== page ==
When camera movement means turning your head

I went to a VR/360° video installation the other day for my first experience outside of the relatively simple Google Cardboard. What struck me mainly was how low-res it was, to the point where I was never sure I had the headset focused properly, as well as the fact that I was nauseated when the camera dollied.

But I did have one moment, a kind of epiphany that I suppose must be old hat to people who get a chance to experience a lot of these: I was watching a 360° film when I happened to swivel my head away from the characters to check out the surrounding environment and was surprised to see a fire in the distance. It would have felt heavy-handed as a pan in a movie, and it wouldn’t have been important enough to the story to justify that anyway. But the fact that I just as easily could have missed it gave it extra weight, like I had discovered something. In a way analogous to how a movie feels like it’s rewarding you for your cleverness when it trusts you to put the pieces together on your own rather than spoon-feeding you, I felt rewarded for my curiosity.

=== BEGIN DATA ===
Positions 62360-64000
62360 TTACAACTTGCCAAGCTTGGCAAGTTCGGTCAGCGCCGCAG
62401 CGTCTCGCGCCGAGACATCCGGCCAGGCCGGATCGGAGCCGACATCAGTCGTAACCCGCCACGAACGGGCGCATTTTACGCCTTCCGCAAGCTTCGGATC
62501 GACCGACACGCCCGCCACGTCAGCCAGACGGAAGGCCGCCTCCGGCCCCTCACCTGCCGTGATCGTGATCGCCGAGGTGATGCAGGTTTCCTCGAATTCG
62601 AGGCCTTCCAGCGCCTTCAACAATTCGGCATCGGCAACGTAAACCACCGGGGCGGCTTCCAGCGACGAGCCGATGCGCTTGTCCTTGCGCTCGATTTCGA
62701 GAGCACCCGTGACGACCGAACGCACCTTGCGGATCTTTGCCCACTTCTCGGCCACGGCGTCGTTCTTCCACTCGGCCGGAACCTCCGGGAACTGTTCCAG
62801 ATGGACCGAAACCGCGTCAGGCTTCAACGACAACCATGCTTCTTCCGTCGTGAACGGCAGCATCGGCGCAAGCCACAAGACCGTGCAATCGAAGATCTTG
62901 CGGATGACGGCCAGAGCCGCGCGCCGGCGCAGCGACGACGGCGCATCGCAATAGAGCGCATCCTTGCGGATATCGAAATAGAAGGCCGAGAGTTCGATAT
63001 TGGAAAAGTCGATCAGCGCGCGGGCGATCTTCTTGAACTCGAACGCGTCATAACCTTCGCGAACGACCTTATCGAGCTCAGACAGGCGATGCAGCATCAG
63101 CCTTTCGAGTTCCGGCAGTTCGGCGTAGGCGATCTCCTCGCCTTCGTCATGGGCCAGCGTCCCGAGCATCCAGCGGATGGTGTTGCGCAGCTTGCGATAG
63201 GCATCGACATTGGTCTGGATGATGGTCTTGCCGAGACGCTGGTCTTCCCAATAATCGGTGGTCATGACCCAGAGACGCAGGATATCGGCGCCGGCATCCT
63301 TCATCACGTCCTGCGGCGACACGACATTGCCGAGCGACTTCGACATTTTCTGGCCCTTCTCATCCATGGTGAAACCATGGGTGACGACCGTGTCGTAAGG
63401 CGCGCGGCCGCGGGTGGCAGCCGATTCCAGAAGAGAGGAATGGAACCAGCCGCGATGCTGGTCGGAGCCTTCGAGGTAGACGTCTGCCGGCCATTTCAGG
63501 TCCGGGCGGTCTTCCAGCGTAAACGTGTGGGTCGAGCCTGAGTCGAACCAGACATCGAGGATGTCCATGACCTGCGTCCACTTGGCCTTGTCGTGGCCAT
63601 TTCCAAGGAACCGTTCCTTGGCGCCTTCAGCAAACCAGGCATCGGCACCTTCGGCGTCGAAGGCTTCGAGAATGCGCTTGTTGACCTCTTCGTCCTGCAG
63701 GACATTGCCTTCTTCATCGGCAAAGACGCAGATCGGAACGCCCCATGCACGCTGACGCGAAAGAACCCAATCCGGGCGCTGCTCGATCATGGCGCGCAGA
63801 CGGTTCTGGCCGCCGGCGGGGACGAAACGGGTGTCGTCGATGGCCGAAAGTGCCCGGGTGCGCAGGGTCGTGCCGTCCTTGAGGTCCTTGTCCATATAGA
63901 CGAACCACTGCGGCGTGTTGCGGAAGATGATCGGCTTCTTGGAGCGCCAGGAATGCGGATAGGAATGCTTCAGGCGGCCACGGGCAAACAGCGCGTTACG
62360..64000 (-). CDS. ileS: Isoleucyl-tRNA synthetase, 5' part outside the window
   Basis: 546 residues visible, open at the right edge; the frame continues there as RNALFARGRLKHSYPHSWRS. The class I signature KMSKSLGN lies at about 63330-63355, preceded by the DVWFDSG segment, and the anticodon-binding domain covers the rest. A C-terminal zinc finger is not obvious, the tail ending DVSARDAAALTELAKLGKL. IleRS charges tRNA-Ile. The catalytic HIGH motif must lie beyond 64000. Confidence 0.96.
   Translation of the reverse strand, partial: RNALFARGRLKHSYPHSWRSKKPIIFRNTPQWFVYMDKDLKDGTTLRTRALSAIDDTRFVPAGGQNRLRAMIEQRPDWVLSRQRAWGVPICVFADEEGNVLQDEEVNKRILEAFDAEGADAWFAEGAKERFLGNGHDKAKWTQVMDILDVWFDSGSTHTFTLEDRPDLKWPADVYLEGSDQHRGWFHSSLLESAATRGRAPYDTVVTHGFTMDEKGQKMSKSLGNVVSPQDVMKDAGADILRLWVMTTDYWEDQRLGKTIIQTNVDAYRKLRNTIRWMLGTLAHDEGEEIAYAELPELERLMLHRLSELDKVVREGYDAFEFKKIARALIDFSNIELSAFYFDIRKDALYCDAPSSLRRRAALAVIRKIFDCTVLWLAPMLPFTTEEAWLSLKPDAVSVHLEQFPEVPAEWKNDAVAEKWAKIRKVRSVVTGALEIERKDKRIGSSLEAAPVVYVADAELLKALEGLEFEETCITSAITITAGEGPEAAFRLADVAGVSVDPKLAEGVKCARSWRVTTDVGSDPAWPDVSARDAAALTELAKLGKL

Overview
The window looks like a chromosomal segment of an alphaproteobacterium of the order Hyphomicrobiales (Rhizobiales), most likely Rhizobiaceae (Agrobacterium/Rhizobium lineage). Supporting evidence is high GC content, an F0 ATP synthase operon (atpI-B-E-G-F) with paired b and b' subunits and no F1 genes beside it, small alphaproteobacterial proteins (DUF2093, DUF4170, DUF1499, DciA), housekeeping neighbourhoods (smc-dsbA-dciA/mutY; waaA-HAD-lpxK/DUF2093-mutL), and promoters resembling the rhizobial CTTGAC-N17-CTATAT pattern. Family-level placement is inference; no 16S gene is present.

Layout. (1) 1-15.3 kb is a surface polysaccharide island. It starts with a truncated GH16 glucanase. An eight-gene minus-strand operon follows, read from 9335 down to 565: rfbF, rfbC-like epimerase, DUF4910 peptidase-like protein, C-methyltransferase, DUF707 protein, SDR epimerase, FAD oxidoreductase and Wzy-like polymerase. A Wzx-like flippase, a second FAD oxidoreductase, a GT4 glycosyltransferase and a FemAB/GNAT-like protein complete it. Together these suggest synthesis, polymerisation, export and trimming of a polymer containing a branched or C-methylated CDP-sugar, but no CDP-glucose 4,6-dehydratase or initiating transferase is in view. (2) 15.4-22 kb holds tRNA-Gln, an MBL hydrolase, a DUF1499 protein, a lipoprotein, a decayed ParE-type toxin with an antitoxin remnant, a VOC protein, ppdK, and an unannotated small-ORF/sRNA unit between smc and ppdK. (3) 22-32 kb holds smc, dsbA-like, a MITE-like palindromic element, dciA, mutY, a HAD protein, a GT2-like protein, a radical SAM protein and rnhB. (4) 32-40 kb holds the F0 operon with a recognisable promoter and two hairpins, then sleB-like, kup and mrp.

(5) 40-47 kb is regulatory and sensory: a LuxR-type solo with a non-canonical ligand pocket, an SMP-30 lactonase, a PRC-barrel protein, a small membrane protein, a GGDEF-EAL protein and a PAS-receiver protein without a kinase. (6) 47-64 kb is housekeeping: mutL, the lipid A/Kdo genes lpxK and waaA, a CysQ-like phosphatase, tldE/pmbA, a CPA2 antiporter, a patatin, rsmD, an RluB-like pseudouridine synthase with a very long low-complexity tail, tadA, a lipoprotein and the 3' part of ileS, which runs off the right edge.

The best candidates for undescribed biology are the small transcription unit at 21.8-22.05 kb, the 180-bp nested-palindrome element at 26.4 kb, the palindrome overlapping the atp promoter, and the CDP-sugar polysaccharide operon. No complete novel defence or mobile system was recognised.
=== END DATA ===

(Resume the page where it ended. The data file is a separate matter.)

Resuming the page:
It’s several days later and I’m still thinking about this not-a-pan. What happens to cinema when you take away camera movement? Is it still cinema? Or is it immersive theater? Or is it something else?

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